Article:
This is going to be more toward the volunteer sector but you guy from the city are welcome to respond as well i now your answers will all be different.
You get toned out for a vehicle fire. The vehicle is in the drive way and no one inside and no exposure's. Lets say address is 10 miles from your station. Do you respond on a RED lights and sirens or do you respond on a White with out lights and siren. Then way do you respond this way?
Don't be afraid to answer here. This is not a who's right or wrong type of forum here. You will see were i'm going with this in a few days. If we get some responses up here.
All my remarks later will be based on New York State Emergence vehicle law. So they may not reflect your proto calls so don't get up set about any remarks i may make. Thanks in advance for your participation.
We would go lights and sirens. This could be a possibility of 10 miles out if the only engine available is coming from the other side of the city and there are several other simultaneous emergencies going on.
Regardless of the location of the vehicle, if it is in a driveway, there really can be an exposure issue to contend with. This would be a single engine response for us, but lights and sirens regardless.
My career and POC FDs respond red lights and siren to car fires.
As for your no exposures comment, if the vehicle has a plastic fuel tank that lets loose and dumps a fuel tank of flaming gas on the ground what happens to your no exposures idea? What happens if the vehicle burns enough to start launching those little pistons that hold open the hood or the hatchback? I don't believe that you can have a situation with a car in a driveway in a residential area that you can 100% rule out exposures or danger from flying debris.
Lights and sirens for us on this one. We respond lights and sirens to any confirmed fire, whatever it may be.
I agree with Don in that I don't believe you could ever rule out an exposure on a vehicle fire that is in the driveway of a residence. There are just too many things that can melt or go boom on some of these vehicles now days. Not to mention if there is a grade on the driveway and the brakes of the vehicle fail, you can have a whole different mess if that happens.
That call would get both of our Engines and a Tanker. We've had too many calls of "my car is on fire" and it turns out to be a car in the garage or right next to the house.
All our responses are lights and siren even at night with no other traffic on the road. We live in an area where a moose could step out on the roadway at any moment. I've had positive results every time clearing the road of a moose.
Lights and siren anytime there is any hazard to the citizens or their property, even though the car will supposedly be toast.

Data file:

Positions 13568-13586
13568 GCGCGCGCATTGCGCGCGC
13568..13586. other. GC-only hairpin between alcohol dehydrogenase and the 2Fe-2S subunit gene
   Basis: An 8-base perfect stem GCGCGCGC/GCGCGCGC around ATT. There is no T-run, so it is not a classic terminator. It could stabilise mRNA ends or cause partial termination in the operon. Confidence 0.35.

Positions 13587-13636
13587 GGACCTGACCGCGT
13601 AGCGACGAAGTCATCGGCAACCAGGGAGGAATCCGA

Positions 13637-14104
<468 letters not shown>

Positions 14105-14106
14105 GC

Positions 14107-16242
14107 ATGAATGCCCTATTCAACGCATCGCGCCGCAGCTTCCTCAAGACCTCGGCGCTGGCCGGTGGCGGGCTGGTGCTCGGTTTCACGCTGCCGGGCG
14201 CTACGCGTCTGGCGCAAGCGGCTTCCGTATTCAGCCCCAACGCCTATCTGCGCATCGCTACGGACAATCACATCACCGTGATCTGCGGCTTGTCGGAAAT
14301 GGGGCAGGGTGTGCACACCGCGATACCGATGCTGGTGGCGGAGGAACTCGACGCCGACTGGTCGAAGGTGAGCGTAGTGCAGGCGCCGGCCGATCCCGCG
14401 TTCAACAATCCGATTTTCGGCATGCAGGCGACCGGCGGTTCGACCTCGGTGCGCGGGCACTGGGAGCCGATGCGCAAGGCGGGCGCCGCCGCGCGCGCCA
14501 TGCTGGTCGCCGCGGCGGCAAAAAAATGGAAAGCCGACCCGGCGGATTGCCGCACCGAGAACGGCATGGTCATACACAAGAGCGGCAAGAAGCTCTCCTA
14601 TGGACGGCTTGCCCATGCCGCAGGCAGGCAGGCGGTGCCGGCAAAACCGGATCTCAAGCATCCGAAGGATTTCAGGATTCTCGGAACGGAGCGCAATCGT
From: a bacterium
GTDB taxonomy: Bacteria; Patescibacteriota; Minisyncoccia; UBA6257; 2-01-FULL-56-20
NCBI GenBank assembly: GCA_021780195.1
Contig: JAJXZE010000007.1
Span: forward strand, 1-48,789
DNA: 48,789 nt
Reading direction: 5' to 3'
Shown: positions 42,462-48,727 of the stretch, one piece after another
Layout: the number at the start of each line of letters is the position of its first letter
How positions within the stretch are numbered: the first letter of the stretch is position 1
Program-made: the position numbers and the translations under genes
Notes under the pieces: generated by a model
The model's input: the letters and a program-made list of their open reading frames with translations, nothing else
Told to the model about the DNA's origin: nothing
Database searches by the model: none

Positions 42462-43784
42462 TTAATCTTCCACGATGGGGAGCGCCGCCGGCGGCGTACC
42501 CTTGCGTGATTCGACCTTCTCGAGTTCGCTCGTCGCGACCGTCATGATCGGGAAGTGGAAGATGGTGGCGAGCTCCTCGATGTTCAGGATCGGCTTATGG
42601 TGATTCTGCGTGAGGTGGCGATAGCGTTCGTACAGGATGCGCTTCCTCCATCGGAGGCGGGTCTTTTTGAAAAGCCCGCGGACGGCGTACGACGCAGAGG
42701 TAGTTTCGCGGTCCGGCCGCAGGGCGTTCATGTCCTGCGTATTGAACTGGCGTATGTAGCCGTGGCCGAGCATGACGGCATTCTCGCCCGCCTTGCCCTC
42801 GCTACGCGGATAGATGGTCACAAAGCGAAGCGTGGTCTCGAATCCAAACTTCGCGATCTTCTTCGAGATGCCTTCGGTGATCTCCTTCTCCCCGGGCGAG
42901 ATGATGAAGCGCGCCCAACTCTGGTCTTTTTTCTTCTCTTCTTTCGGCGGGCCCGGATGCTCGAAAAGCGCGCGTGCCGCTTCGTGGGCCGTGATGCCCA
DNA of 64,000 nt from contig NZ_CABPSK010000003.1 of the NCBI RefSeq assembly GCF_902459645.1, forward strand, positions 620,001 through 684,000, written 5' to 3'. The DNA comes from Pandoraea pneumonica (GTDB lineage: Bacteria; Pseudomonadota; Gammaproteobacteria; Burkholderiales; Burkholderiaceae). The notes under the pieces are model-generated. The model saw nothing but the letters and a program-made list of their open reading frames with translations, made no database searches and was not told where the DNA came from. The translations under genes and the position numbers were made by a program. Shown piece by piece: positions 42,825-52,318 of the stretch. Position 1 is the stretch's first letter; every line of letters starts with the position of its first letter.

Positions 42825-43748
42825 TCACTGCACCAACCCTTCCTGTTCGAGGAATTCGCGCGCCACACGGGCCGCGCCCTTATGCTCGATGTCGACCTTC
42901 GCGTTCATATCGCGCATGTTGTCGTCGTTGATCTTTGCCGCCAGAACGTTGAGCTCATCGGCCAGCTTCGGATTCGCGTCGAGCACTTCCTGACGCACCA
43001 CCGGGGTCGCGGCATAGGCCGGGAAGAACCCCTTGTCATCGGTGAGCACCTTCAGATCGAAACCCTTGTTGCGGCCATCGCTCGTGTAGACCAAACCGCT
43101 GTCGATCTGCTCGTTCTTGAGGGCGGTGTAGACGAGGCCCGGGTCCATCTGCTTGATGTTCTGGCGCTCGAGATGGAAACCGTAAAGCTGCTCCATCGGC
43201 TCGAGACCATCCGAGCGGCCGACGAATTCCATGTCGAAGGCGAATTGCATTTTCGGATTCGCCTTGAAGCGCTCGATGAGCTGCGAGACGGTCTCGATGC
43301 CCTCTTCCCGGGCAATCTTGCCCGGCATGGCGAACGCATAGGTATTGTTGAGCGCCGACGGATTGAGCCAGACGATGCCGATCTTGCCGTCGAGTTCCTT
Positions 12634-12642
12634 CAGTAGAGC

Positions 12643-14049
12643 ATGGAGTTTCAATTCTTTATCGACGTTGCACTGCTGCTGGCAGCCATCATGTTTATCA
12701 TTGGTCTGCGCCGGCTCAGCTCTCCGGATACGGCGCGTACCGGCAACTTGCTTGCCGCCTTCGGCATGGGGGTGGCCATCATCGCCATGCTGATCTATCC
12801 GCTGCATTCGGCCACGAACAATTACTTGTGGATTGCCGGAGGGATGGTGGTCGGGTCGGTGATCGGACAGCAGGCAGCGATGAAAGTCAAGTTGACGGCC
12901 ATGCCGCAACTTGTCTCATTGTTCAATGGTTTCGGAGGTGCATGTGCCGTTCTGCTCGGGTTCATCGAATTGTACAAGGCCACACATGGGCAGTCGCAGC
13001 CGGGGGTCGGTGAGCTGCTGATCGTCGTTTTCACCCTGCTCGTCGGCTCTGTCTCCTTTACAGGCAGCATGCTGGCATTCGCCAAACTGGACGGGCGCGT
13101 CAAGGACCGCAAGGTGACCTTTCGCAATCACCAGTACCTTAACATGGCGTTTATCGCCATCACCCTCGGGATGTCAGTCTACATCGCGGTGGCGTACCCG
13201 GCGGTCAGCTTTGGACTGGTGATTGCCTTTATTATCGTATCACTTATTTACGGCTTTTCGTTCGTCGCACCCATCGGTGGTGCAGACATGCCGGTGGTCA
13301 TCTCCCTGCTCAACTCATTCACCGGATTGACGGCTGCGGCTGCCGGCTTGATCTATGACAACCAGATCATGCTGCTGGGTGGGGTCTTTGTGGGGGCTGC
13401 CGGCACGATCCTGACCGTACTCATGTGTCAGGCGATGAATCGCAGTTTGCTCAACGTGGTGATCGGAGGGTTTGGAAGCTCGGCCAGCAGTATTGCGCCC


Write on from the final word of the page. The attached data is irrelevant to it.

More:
We've been bitten by the "What if?" bug too many times. We've learned not to lollygag even when we think it's going to be nothing.
It's seldom exactly what the caller states!
Caller says there's no one inside...don't bet on it. No exposures...don't bet on it. Fully involved...don't even bet on that.
Just don't forget to place your own crew's safety above all other priorities.
Lights and sirens. There has been times the caller does'nt always give all the info needed. It could be the one thing the caller leaves out that bites you!
I like and agree with your answers. Now do you respond the same way to a vehicle fire on the side of the road under the same call information the same way?
Russ, i can see your point about the moose. I hit a deer once with our tanker. It didn't due any damage to the truck but i'm sure a moose would have.
Norm, Has your response been different in the past?
Derek, The same way! Where are you going with this? Is it, why are you runing lights and siren for a vehicle fire that wont be worth anything when you get there? Just wondering??
YES! Any reported fire gets red lights and sirens until the status is upgraded by the first in apparatus. If it turns ut to be no fire then the rest of the apparatus will continue non-emergency or selectively be returned to service.
Rusty, Pretty much. But don't worry there will be more to come.
Yes, for most of the same reasons I stated in my other post. If the first due gets on scene and decides nothing further is needed or it is non emergent then the response will be downgraded. I think I understand where you're going with this and it makes sense to me.
How about you stop playing games and just say what is on your mind?
The fact is information from the public, given to dispatchers, is unreliable at best. I can't begin to count the number of times in my 35 years in the fire service that the info given to us by the dispatcher was wrong, because the caller either didn't give enough info or was wrong themselves.
We will run hot, red lights and sirens until the first unit gets there and if additional help is no longer needed they are turned around, or if there is nothing showing and we are investigating sometimes we tell the other responding units to continue in non-emergency.